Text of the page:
- State delegates met and struck a resolution on secession from being added to the party's platform
- This once grassroots movement is becoming mainstream
Dallas (CNN)Texas isn't going anywhere. At least, not yet.
At the Texas Republican Convention here, state delegates met and struck a resolution from being added to the party's platform that endorses the idea of a referendum for Texans to vote to secede from the United States.
Just the fact that it got this far is pretty surprising for the Lone Star State, and shows this once grassroots movement is becoming mainstream.
The Texas Nationalist Movement has been leading the effort for 10 years to get the referendum on a ballot, and the president of the group said he won't give up.
"We want Texas to become an independent state. It's not that far-fetched of an idea," said Daniel Miller, the group's president. "This idea that people have the right of self-determination and places like Texas can assert their right of self-determination and become independent nation states is not that odd at all."
Miller compared the idea of a Texas secession to Scotland's independence referendum in 2014 — which didn't pass after voters decided that Scotland shouldn't be an independent country from the United Kingdom.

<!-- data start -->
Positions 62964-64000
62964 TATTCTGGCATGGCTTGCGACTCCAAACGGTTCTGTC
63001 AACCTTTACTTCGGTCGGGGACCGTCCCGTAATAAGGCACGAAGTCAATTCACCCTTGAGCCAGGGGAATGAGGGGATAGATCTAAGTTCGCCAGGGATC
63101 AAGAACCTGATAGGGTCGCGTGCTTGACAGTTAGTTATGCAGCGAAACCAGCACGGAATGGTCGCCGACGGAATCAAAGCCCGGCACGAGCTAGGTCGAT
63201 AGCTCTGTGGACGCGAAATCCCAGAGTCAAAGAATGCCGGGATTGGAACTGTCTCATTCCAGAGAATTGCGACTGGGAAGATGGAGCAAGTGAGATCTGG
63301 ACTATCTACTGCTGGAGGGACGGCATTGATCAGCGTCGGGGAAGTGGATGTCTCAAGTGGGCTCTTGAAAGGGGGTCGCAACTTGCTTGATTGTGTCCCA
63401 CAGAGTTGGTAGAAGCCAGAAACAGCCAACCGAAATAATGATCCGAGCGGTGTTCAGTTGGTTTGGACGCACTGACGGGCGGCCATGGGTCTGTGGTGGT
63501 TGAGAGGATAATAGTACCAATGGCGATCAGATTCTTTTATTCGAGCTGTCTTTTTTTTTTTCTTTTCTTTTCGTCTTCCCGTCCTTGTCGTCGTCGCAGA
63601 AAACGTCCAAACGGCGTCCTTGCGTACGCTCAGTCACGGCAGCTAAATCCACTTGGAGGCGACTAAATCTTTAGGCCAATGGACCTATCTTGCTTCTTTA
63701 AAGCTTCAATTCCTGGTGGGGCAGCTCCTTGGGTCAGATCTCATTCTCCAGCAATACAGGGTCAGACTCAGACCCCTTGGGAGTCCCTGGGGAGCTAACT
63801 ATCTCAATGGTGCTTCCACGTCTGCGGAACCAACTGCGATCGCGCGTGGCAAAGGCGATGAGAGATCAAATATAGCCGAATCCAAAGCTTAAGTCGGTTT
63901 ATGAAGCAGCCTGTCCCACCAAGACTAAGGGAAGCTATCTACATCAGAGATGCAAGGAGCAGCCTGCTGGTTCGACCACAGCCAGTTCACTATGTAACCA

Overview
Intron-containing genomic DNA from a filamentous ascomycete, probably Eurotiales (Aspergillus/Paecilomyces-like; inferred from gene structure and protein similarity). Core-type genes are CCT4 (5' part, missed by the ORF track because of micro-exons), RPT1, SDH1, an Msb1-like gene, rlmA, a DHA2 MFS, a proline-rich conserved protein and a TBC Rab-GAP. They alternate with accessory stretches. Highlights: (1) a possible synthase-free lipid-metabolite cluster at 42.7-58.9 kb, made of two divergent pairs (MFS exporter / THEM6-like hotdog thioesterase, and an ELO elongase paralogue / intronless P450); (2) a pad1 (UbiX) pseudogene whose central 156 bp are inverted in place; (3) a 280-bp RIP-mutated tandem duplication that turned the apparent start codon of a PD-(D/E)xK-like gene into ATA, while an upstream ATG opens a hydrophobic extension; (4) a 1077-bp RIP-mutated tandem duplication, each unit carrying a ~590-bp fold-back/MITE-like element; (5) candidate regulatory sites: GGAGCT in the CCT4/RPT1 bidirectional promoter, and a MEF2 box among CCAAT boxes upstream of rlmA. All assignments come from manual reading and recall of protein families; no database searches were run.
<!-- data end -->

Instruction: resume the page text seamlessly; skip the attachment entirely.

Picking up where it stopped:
During the last four Texas legislative sessions, Miller said he's pursued the legislature to file a bill to give Texas voters the opportunity to vote on independence.
"No matter what we do, all roads to this lead through the Texas legislature," Miller said.
Miller said he believes it's important for Texans to have a right to vote on the issue, adding that the issue itself has increased in popularity since its inception 10 years ago.
The independence referendum began as a grassroots movement, with the idea voted at county districts, eventually reaching the Texas convention.
Had the state delegates approved the resolution, it would have been a plank on the GOP platform. Miller could have taken that to the Texas Capitol and used that as a reason to file legislation to get a referendum on the November ballot.
The idea of a secession isn't a new idea in Texas. At a 2009 rally, then-Texas Gov. Rick Perry didn't rule out Texas seceding if the federal government didn't change its fiscal policies.
"There's a lot of different scenarios," Perry said at the time. "We've got a great union. There's absolutely no reason to dissolve it. But if Washington continues to thumb their nose at the American people, you know, who knows what might come out of that. But Texas is a very unique place, and we're a pretty independent lot to boot."
He later clarified that he didn't mean to suggest Texas should secede.
And in 2012, there was a petition that called on the White House to allow Texas to withdraw from the union. The White House responded, writing back that they don't let political debate tear the country apart.
Miller told CNN that he plans to continue his fight for secession -- that this is just the beginning.
"We're very optimistic," he said. "We're pretty excited."